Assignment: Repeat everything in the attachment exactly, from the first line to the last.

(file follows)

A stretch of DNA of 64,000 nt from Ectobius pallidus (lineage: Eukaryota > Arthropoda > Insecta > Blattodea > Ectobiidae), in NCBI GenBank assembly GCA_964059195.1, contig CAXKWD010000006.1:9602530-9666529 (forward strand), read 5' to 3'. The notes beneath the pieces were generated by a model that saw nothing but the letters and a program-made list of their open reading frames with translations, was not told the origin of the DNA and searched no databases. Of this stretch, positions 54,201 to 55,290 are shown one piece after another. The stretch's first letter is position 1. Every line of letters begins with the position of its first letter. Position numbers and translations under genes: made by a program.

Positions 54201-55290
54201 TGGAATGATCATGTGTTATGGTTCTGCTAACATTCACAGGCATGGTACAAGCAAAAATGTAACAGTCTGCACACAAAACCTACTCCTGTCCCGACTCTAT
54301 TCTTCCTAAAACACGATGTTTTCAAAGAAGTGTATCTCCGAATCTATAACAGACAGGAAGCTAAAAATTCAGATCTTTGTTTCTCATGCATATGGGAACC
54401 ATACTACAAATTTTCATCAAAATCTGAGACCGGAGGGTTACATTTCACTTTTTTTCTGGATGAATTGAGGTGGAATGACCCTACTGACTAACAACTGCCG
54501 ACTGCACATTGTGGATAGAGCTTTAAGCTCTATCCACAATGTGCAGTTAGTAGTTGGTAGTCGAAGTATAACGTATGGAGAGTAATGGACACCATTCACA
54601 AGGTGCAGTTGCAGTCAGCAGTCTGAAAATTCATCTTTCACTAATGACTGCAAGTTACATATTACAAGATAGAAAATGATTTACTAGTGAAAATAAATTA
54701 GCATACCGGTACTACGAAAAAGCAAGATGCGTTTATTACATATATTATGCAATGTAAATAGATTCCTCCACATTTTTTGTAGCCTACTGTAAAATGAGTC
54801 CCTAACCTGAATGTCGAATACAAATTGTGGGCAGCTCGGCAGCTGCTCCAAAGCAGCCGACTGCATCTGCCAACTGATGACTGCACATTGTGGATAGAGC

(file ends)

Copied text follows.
A stretch of DNA of 64,000 nt from Ectobius pallidus (lineage: Eukaryota > Arthropoda > Insecta > Blattodea > Ectobiidae), in NCBI GenBank assembly GCA_964059195.1, contig CAXKWD010000006.1:9602530-9666529 (forward strand), read 5' to 3'. The notes beneath the pieces were generated by a model that saw nothing but the letters and a program-made list of their open reading frames with translations, was not told the origin of the DNA and searched no databases. Of this stretch, positions 54,201 to 55,290 are shown one piece after another. The stretch's first letter is position 1. Every line of letters begins with the position of its first letter. Position numbers and translations under genes: made by a program.

Positions 54201-55290
54201 TGGAATGATCATGTGTTATGGTTCTGCTAACATTCACAGGCATGGTACAAGCAAAAATGTAACAGTCTGCACACAAAACCTACTCCTGTCCCGACTCTAT
54301 TCTTCCTAAAACACGATGTTTTCAAAGAAGTGTATCTCCGAATCTATAACAGACAGGAAGCTAAAAATTCAGATCTTTGTTTCTCATGCATATGGGAACC
54401 ATACTACAAATTTTCATCAAAATCTGAGACCGGAGGGTTACATTTCACTTTTTTTCTGGATGAATTGAGGTGGAATGACCCTACTGACTAACAACTGCCG
54501 ACTGCACATTGTGGATAGAGCTTTAAGCTCTATCCACAATGTGCAGTTAGTAGTTGGTAGTCGAAGTATAACGTATGGAGAGTAATGGACACCATTCACA
54601 AGGTGCAGTTGCAGTCAGCAGTCTGAAAATTCATCTTTCACTAATGACTGCAAGTTACATATTACAAGATAGAAAATGATTTACTAGTGAAAATAAATTA
54701 GCATACCGGTACTACGAAAAAGCAAGATGCGTTTATTACATATATTATGCAATGTAAATAGATTCCTCCACATTTTTTGTAGCCTACTGTAAAATGAGTC
54801 CCTAACCTGAATGTCGAATACAAATTGTGGGCAGCTCGGCAGCTGCTCCAAAGCAGCCGACTGCATCTGCCAACTGATGACTGCACATTGTGGATAGAGC